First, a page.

Nfld. & Labrador

Memorial University students give 'rotten' cafeteria food a failing grade

Students at Newfoundland and Labrador's Memorial University say the food they're being served on a meal plan mandatory for students in residence is frequently undercooked and rotten, and something needs to change.

Undercooked pork chops served at dining hall Monday 'the last straw,' students say

A mouldy lemon served with mussels, nearly raw pork chops and a fly in a taco are just some of the incidents of inedible food served at Memorial University's dining hall being reported by students. (CBC)

Students at Newfoundland and Labrador's Memorial University say they've had enough of what they call inedible food being served at the dining hall​.

Mandatory meal plans for university students living in residence at the St. John's campus cost more than $2,000 per semester.

"Hungry? Yes. Appetized? No. Excited? Absolutely not," student Lauren Moir says of the dining hall meals.

Moir said multiple incidents Monday night of undercooked pork chops being served to students was "the last straw," and something needs to be done.

"Isolated incident, that's OK, but it's happened so much that it's not an isolated incident anymore," she said. "We can't excuse something like this for the amount that we're paying."

The food services at Memorial University are provided be Aramark, a company best known for providing food service in American prisons and schools.

Unhappy students have posted on the MUN Dining Services Facebook page and other social media sites about their experiences with the dining hall, and one student compiled a list of complaints in an Imgur post.

Student Erin Guilfoyle said that at first the food was fine, but quality has been steadily deteriorating.

"Since September dining hall started I was like, 'This is not bad.' As the year went on though, incidents of raw chicken, raw fish, raw pork kept popping up," she said.

"Why is this happening? Why is there rotten food? Why is there wilted lettuce at the salad bar every day? Why is there no fresh fruit? Since I'm paying over $2,000 a semester for this, I was just blown away by the lack of quality I was getting."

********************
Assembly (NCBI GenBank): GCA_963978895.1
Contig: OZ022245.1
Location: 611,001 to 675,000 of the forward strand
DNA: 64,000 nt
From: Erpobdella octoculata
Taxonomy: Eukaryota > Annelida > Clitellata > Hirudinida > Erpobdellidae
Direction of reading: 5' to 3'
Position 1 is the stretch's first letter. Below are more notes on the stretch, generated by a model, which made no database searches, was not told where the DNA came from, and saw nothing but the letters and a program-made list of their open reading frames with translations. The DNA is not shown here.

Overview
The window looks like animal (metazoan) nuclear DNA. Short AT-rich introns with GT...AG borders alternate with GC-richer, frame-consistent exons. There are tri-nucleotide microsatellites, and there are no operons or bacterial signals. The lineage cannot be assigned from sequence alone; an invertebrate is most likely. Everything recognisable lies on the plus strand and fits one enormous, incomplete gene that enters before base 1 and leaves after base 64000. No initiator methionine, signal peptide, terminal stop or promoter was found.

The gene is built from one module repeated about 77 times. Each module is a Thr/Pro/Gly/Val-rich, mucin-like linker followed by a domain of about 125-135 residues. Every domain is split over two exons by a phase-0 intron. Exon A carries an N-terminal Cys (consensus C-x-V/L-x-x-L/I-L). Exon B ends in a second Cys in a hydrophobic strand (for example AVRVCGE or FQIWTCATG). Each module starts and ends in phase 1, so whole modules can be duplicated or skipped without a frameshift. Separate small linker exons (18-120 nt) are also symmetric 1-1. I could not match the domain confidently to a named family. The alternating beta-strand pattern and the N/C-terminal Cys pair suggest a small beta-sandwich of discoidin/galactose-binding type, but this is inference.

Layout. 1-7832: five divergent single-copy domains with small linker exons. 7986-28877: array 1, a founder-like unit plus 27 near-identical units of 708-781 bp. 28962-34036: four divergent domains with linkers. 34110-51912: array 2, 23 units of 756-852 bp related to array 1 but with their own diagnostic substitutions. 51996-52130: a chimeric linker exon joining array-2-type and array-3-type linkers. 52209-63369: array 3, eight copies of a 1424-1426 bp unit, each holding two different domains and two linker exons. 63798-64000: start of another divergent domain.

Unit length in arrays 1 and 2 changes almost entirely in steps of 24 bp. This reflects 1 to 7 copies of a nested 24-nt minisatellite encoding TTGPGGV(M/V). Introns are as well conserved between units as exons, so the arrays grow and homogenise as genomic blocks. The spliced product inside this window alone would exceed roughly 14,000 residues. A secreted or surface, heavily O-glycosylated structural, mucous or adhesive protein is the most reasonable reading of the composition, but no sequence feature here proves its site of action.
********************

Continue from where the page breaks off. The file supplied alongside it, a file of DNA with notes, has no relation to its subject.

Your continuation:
Social media: helpful tool or unnecessary panic?

According to Moir, she has seen multiple posts on various social media sites with students complaining about a specific incident with the dining hall — only to see that post deleted later on.

In a screen capture of a post on the MUN Dining Services Facebook page from a local Aramark representative, the page outlines social media as "powerful mediums" that may not always accurately reflect the situation.

"Almost every food related incident that has appeared on social media was never brought to the attention of a manager," the post from March 2014 reads. "[Facebook and Twitter] can unnecessarily amplify problems that could have been easily rectified."

However, Moir said students regularly bring issues to staff's attention — and the list of sub-par food experiences can't be brushed off as social media hype.

"The way I see it is, if you can really compile a list of multiple times that this has happened and multiple times their only response has been 'contact a manager, please take this off social media,' eventually it gets to the point that you can't keep doing that. It's not going to change."

Officials with Memorial University told CBC News they met with Aramark managers Tuesday to discuss the Imgur post currently being shared by students, and a meeting with the student union is scheduled for later this week.

A statement from Aramark head office states the company is conducting an investigation into the complaints.

      1 of 0


      To encourage thoughtful and respectful conversations, first and last names will appear with each submission to CBC/Radio-Canada's online communities (except in children and youth-oriented communities). Pseudonyms will no longer be permitted.

      By submitting a comment, you accept that CBC has the right to reproduce and publish that comment in whole or in part, in any manner CBC chooses. Please note that CBC does not endorse the opinions expressed in comments. Comments on this story are moderated according to our Submission Guidelines. Comments are welcome while open. We reserve the right to close comments at any time.